View Full Version : What planes faster...?
22nd August 2006, 03:41 PM
My wife has progressed quite rapidly on her GO170 and I have a question. If we dont want to buy a bigger sail than the 7,5 we have now, will she plane faster if we trade in the Go170 to a carve 145 or a GO 139? She weighs 62kgs and is capable of sailing in the harnes and the front foot strap.
I have read several places that the reduction of surface in contact with the water plays a role when getting planing, and since she is quite ligth and does not need the 170 liters or 90cm of width I hope she migt get plaing with less effort and perhaps have more fun on a slightly smaler board.
23rd August 2006, 11:55 AM
I would agree, with a 7.5 m2 rig your wife might get a smaller board going at less windspeed due to her light weight now that she has skills.
I can't say whick would be better the GO 139 or the Carve 145, but does she want to sail in more wind, or just be the earliest planing woman on the water.
If she wants early planing, then the GO 139 would be a good choice.
If she wants a bit more higher wind range, then I think a Carve 122 (or perhaps the 133) would be a better choice and not really affect her early planing, on a 7.5 m2 rig as much as you might think.
What windspeed does she get planing, on the 7.5 m2 now?
Hope this helps,
23rd August 2006, 12:20 PM
Thanks for your fast reply. I think she needs 6-7meters pr second of wind to get planing. She still has a lot to learn about early planing, but I think a board that gives less resistance might help.
It's the early planing she's after. When we go sailing together and I'm on my 114liter board I'm usualy planing before here even thoug I use a smaller sail than she does(if I use a 6,2 and she's on a 6,6). It seems to me that she has to use a lot of effort to get the board planing with the sails we have at our disposal.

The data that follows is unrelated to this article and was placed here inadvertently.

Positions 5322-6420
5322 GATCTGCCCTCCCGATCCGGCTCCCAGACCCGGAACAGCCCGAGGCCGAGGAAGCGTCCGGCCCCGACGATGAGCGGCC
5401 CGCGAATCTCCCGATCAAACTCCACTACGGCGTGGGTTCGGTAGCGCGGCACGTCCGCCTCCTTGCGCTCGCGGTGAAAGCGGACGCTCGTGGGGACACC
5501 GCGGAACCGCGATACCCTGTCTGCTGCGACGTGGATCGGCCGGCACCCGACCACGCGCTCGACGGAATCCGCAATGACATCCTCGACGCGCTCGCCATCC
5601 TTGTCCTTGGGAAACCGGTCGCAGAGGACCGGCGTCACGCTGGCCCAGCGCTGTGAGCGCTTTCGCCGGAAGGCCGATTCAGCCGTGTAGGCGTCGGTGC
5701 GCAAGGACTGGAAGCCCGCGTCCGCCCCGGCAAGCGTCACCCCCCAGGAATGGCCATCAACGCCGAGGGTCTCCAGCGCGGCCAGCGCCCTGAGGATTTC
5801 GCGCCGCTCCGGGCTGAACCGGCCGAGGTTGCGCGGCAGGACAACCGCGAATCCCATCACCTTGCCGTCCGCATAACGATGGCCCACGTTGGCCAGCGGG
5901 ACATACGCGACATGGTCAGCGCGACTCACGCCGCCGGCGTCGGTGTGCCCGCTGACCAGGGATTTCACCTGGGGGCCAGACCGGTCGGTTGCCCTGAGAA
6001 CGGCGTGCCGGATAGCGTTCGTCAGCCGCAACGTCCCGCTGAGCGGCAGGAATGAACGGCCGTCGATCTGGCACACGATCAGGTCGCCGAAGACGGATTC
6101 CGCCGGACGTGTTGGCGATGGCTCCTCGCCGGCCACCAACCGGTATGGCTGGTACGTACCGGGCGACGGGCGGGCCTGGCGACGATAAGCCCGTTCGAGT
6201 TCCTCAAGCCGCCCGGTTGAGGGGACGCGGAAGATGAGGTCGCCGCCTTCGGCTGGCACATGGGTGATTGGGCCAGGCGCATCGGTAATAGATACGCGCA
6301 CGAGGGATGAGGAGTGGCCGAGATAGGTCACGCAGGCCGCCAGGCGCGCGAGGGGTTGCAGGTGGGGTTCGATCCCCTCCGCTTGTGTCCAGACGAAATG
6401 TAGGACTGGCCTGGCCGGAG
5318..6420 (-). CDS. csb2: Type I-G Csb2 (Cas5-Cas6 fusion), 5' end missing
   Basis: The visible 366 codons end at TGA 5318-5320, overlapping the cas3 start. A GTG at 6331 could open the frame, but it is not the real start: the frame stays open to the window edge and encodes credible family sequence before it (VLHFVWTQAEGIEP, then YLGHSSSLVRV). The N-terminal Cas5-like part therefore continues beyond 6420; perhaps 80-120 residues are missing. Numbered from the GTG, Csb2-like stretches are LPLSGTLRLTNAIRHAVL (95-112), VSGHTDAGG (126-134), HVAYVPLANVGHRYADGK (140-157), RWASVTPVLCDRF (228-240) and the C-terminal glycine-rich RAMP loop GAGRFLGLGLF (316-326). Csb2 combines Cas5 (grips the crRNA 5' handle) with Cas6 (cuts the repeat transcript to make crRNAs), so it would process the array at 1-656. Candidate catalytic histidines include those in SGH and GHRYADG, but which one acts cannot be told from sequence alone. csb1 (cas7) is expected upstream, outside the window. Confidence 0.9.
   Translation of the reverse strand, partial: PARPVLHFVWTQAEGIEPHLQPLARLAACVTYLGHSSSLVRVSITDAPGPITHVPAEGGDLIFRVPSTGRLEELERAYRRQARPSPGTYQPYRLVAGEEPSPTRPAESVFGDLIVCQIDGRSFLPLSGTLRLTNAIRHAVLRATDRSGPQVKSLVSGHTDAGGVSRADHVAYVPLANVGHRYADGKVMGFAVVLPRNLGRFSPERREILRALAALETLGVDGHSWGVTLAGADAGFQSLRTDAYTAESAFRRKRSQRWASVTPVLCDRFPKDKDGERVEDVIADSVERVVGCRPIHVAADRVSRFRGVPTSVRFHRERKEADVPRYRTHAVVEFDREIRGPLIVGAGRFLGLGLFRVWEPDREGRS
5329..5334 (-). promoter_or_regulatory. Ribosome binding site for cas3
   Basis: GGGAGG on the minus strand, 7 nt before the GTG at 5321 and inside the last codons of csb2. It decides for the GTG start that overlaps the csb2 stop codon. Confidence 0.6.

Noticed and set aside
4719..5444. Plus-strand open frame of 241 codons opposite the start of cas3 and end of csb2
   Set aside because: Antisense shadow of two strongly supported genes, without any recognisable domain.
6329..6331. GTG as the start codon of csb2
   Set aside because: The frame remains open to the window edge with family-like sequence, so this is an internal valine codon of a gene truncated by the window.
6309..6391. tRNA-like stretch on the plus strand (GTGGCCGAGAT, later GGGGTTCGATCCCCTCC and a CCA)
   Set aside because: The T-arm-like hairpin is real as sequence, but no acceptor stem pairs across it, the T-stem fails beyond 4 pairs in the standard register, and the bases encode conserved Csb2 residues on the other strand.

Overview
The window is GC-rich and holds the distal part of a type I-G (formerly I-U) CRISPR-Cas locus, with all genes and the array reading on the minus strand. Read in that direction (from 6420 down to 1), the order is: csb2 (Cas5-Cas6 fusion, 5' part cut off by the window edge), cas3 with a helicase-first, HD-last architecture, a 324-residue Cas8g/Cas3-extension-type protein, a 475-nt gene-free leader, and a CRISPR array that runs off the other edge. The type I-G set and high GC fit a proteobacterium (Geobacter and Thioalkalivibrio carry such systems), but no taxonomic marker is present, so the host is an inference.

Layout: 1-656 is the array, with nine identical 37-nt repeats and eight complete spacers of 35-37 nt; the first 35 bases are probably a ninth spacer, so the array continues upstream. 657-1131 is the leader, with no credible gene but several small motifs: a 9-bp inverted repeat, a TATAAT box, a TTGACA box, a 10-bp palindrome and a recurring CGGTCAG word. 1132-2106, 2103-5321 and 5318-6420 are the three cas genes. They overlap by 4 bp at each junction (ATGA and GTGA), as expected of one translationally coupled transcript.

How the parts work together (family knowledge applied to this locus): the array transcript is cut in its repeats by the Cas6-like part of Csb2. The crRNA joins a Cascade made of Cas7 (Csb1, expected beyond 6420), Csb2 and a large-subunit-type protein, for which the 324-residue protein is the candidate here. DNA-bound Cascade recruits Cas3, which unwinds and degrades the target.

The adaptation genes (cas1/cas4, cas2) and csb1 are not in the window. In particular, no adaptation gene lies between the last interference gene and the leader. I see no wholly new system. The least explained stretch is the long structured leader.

So our main objective is to get planing with as little effort as possible. The second goal is also to get a board that is a bit more responsive to foot stearing when she gets planing, but still has good stability.
24th August 2006, 02:55 AM
Roger is certainly the expert in this category, so please listen to him first. But I thought I'd chime in here since I sailed the GO 139 a lot this year. I am fairly light guy at 72 kg, just a little heavier than your wife. I used 8.5/7.3 mostly with the GO 139 and found it to be an early/easy planer. I also used it successfully with sails as small as 6.0/5.4. So not a bad choice.
I have the Carve 122 as well, and find it needs to really be lit up to plane, and it is more of a "traditional" feel to get on plane (versus her GO 170) where you have to let the board get on plane out of the straps (versus being able to have the front foot in on a wide board) and only move back once the board is at speed and the fin has "grab". I would bet (and have read in tests) that the Carve 144 is much like that versus the Carve 121. But at 78 cm wide, I would bet the Carve 144 planes up almost as early as the GO 139, just with a little more technique required.
I would also consider the F-Type 138 for her. I have the 148, and sail it mostly with 9.5/8.5, sometimes 7.3. That thing is an early planing machine! With her small size and likely smaller sails, the 138 might be better for her (88 cm wide versus 96) (for 2007 it is now the iSonic 145). It requires a more technique (a little pumping and awareness to what is going on), but will plane way earlier IMO versus a GO 139 and any Carve. Because of the width it doesn't like heavy chop as much as a narrower board, but my F-Type 148 isn't that much worse in chop that the GO 139. If chop is a problem you typically need to be on something 70 cm or less or even 65 cm or less wide.